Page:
Dominion can also prevail by proving that these figures inside Fox may not have intentionally promoted lies, but that they acted with a reckless disregard for the truth.

Fox News has contended it did nothing wrong. When Dominion first sued in 2021, the network said it was “proud” of its election coverage. It has argued that it both did not defame Dominion and that the $1.6 billion figure is wildly inflated. They have accused Dominion of cherry-picking internal Fox emails and texts to present a distorted narrative and gin up media coverage from Fox’s competitors.

Lawyers for Fox won’t be allowed to put forward many of the First Amendment defenses they were hoping to use, because the judge ruled that they didn’t apply here. One of the strongest remaining strategies could see Fox arguing that hosts like Lou Dobbs and Maria Bartiromo genuinely believed the unhinged conspiracy theories about the 2020 election that they then embraced on their programs.

Indeed, in Dobbs’ deposition for this case, he testified that he still believes the 2020 election was stolen from Trump.

Pretrial drama

Thus far, Fox News has faced an uphill battle in court, as the case careened toward trial.

Delaware Superior Court Judge Eric Davis, who is presiding over the case, has shown extreme skepticism in recent hearings toward some of the network’s legal theories and courtroom antics. In a series of pretrial rulings, Davis also took away several of Fox News’ key First Amendment defenses, barring them from being made to the jury and making it more difficult for the network to prevail at trial.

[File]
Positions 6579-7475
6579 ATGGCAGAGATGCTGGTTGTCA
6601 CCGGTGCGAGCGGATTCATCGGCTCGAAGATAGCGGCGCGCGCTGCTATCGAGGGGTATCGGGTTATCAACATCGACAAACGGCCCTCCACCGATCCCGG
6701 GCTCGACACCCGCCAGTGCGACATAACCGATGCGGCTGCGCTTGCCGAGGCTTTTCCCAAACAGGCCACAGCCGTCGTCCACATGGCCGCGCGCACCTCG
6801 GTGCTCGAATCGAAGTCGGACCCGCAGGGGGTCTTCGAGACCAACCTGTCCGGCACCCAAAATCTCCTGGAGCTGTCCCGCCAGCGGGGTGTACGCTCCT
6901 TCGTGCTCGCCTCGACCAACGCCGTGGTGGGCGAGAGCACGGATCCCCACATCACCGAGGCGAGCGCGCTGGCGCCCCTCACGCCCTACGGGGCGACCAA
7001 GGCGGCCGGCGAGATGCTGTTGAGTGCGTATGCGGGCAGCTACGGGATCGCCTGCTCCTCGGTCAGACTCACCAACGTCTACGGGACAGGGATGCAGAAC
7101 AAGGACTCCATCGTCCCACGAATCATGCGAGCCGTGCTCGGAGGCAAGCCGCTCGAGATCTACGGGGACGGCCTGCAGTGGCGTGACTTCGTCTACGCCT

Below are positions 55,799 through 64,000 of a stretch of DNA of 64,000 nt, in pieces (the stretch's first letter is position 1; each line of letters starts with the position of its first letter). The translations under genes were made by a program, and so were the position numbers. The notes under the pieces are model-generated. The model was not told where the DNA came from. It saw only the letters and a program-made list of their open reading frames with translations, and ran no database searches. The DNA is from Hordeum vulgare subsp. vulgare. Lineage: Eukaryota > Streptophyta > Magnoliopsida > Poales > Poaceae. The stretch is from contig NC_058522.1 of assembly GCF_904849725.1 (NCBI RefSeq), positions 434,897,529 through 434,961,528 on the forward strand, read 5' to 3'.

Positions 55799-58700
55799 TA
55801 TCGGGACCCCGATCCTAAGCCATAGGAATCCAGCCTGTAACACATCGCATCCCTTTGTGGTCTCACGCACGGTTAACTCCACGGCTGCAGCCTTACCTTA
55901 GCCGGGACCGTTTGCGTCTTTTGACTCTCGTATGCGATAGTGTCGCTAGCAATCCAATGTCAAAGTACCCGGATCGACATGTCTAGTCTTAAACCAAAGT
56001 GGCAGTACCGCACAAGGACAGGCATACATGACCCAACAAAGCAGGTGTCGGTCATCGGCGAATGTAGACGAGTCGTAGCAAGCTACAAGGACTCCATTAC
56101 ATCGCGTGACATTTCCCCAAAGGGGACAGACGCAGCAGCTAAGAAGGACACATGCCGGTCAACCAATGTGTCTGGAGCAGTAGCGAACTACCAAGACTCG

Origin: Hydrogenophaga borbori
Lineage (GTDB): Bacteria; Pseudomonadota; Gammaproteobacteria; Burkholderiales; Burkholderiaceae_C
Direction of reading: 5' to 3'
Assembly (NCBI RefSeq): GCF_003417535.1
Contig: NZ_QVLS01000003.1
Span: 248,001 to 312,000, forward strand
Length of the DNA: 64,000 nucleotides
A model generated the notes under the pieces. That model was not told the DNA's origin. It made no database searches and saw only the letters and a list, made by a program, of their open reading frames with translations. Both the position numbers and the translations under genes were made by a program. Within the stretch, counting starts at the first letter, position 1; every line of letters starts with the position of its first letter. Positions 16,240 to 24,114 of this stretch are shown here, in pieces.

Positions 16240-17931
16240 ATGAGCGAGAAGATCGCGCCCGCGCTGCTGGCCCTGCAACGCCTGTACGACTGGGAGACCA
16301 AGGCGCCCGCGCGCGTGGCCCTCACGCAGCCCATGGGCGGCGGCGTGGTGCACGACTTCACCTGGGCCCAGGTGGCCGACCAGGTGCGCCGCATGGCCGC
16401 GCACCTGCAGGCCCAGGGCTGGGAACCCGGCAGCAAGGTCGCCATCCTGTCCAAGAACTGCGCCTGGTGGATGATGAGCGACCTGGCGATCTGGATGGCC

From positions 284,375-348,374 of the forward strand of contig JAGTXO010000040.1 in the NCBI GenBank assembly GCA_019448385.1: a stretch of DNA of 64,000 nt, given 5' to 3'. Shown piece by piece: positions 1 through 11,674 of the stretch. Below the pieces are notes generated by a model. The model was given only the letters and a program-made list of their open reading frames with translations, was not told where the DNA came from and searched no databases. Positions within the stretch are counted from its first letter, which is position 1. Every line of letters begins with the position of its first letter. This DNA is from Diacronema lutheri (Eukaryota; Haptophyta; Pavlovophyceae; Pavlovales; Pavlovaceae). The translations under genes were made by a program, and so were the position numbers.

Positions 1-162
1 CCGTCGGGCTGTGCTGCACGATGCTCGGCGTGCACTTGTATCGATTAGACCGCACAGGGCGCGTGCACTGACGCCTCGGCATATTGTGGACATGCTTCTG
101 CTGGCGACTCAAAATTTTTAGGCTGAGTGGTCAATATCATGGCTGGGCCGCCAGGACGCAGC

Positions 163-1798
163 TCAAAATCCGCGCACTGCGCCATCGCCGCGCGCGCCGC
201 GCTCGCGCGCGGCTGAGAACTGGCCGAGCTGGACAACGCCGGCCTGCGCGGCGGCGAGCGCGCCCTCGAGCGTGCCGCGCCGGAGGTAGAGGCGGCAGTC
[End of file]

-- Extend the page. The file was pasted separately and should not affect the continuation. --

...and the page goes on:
Even more alarming for Fox News, in recent days Davis has signaled he is no longer sure whether he can trust the network’s representations in court. Davis appointed a special master to probe whether Fox misled the court about Murdoch’s role at the network, and sanctioned Fox for withholding evidence from Dominion that he believed was “extremely relevant.”

Fox has said it never intentionally suppressed any evidence in the case. And, in a remarkable move, lawyers for the network sent an apology to the judge Friday, showing contrition and taking responsibility for the “misunderstanding” that led to the special master’s inquiry.

But even with these setbacks, Fox may still prevail. Juries are unpredictable, and the verdict must be unanimous. And Fox’s legal team is stacked with seasoned appellate attorneys who surely have their sights set on the Delaware Supreme Court, and maybe even the US Supreme Court, too.

Spin vs. reality

The inability to distort the truth and bend reality to its will puts Fox News in an unfamiliar position.

The network often sails through controversy by advancing dishonest narratives about its critics and assailing “the media.” Such tactics will not work in court, where Fox’s lawyers will be professionally obligated to tell the truth and won’t have the fact-free rein that its on-air personalities enjoy.

The outcome of the trial, however, is not likely to dramatically change the dishonest way in which Fox News operates. The channel is the profit engine in Murdoch’s media empire and its business model is dependent on feeding its viewership a steady stream of right-wing infotainment.

Even as this case has advanced forward in recent days, some top Fox News personalities such as Carlson have yet again shamelessly sowed doubt about legitimacy of the 2020 election.